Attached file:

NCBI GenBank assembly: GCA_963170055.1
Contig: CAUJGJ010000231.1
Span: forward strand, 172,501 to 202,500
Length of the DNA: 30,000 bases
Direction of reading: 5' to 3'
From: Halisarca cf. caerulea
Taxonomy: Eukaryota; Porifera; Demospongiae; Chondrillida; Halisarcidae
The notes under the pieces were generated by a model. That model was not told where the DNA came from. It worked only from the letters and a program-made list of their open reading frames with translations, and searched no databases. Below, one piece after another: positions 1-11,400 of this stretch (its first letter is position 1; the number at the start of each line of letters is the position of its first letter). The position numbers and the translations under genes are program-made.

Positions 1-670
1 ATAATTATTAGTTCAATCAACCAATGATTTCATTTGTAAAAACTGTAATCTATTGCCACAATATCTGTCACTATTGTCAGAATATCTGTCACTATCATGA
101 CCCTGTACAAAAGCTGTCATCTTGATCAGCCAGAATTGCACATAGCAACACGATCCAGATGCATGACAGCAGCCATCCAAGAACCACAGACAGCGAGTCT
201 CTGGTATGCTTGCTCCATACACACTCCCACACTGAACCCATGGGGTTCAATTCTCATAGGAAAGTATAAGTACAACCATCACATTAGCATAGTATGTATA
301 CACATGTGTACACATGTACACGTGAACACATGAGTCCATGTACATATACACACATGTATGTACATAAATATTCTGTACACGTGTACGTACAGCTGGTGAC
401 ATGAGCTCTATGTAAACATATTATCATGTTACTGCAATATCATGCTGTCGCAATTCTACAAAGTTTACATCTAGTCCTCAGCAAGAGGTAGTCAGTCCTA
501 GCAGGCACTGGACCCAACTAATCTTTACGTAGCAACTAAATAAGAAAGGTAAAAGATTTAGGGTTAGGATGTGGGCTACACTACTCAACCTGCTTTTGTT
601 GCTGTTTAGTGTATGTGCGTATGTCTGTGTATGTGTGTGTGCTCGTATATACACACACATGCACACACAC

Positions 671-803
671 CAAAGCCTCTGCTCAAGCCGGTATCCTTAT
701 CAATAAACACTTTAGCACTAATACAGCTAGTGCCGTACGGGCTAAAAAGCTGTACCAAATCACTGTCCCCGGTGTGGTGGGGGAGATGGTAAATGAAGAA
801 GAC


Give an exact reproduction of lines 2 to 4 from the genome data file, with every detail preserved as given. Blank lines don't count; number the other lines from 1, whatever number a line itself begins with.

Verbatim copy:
Contig: CAUJGJ010000231.1
Span: forward strand, 172,501 to 202,500
Length of the DNA: 30,000 bases